THE FASCINATION of war novels springs from the perennial question: what is it like? What is it like to be in combat? To know that you may be killed at any moment? To kill other human beings? To live under circumstances so extreme that most of us, no matter how often we see pictures of battle, can hardly imagine them.
Here the written word has certain advantages. Pictures show us how war looks; they may shock, dismay, and horrify; but these are the reactions of the onlooker. The participant undergoes a different experience, and his reactions are not always visible. The camera doesn't take pictures of the psyche. It can't tell us how it feels to be there.
Let A Soldier Die, William E. Holland's irst novel, sets out to do just that: to convey in depth and intensity the experience of the Bear, a helicopter gunship pilot in Vietnam. Warrant Officer Bear (a "nom de guerre") is rumpled and mustachioed by no means a model soldier, but he loves to fly choppers, the only thing he's ever done well. He's a dynamite pilot.
The flying scenes in Let a Soldier Die will make you grab hold of the arms of your chair. The risk and thrill of flight are described in absolutely convincing detail. Holland was a chopper pilot himself, and he knows how to "bump" an overloaded helicopter into the air, to fly in a nightfog, to descend inch by inch into an opening in the canopy of jugle. He knows the jargon, the flight tactics, the look and feel of a chopper's instruments, the weapons they carry -- and how to use them.
The flex guns had a sad voice. The six rotating barrels sent one bullet after another so quickly that the individual shots could not be heard . . . But the individual bullets could be distinguished. Seen from behind, a short burst was a bushel of glowing embers thrown to the wind. They fell in a long graceful arc and vanished among the trees. Hold the trigger down longer, and a long stream of red jetted forward, like water from a shaken hose. Shift the glowing dot of light in the gunsight, and the stream cold be played onto the target on which the dot fell. It was a marvelous toy.
Since flight school, the Bear has been regarded as an ace, and Holland makes the reader believe in his prowess. The only part of the job Bear dislikes is the killing. A veteran, he doesn't know whether he's killed a hundred men or two hundred. "Some pilots claim a number. I don't. I don't count them. I won't count them. But I could tell you how many men I've seen die under my guns -- I remember them all."
The lead pilot in Bear's outfit, Captain Blood, is well aware of his reluctance to fire: "He needs a special delivery telegram from God before he'll shoot." For Blood, the Vietnam war is an opportunity, and he intends to make the most of it. He has no scruples about killing. He envies the Bear because he is a better pilot, and hates him because he is a better man.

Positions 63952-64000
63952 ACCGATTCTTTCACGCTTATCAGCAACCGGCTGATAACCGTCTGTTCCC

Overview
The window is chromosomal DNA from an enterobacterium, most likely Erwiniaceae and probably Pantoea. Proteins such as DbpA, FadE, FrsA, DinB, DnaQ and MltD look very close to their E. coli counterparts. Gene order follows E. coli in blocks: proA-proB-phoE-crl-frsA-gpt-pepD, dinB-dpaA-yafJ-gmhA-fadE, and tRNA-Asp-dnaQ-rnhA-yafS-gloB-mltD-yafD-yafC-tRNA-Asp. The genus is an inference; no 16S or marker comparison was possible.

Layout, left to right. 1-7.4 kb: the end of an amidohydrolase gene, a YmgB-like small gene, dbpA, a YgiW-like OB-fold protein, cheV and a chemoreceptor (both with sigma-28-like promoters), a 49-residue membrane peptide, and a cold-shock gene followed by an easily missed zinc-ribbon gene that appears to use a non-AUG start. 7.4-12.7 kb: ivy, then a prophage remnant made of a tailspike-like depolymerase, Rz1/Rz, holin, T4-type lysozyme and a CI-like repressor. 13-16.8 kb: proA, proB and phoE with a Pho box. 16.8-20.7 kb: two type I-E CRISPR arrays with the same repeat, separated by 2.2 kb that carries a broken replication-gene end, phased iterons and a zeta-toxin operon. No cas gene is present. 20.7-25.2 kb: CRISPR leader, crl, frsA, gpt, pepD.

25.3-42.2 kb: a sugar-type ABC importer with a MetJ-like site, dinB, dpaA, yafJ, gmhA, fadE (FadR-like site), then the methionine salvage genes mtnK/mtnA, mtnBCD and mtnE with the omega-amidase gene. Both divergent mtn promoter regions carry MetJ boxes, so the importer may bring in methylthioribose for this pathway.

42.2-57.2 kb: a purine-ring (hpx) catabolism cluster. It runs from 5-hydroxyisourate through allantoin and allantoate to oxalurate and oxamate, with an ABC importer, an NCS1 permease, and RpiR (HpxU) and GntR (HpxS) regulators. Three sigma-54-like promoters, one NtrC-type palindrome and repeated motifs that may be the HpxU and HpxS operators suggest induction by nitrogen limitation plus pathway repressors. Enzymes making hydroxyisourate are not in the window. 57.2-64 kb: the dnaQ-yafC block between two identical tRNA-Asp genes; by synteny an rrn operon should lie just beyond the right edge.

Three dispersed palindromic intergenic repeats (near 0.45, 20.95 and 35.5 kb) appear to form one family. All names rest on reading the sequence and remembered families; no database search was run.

The animosity between these two is one strand of the plot in Let A Soldier Die. The inner conflict belongs to Bear alone. After firing unawares on a company of GI's, killing and wounding several, his remorse becomes almost intolerable. "Men may come to worse than dust," says one of Bear's friends, a prophecy. When Bear sees a friend go down, when the nurse who loves him is killed during the Tet shelling, when Blood prevents his transfer to a noncombat unit, the prophecy comes true.
It is to Holland's credit that Bear's experience forms a spiritual cycle. There is no pat diagnosis and no pat moral conclusions. Bear is haunted by a dream of peace and beauty which grows stronger as it grows more unattainable. Holland succeeds in presenting not merely a complex and troubled character but a complex and troubled soul.
The other characters are less fully developed. Bear's fellow pilots form a sort of wisecracking chorus, and the good nurse plays her part too conveniently. Captain Blood is as evil as his name suggests; his bloodthirstiness is all part of his obsession to advance in his Army career.
This war novel, in fact, might also be described as an Army novel. The enemy, most often seen from a safe height, is a comfortable abstraction. Blood thinks of combat missions as target practice, though the targets are sometimes living; and the war itself is a set of glorified manuvers. Questions of right and wrong, life and eath, are beside the point so long as the Army goes about its business. The paramount concern is "eficiency," the concept which measures success in terms of a body count.
In this Army, the Bear stands out as a man of principle and imagination. The Vietnam war is all to real for him, as it will be for readers of this strong first novel.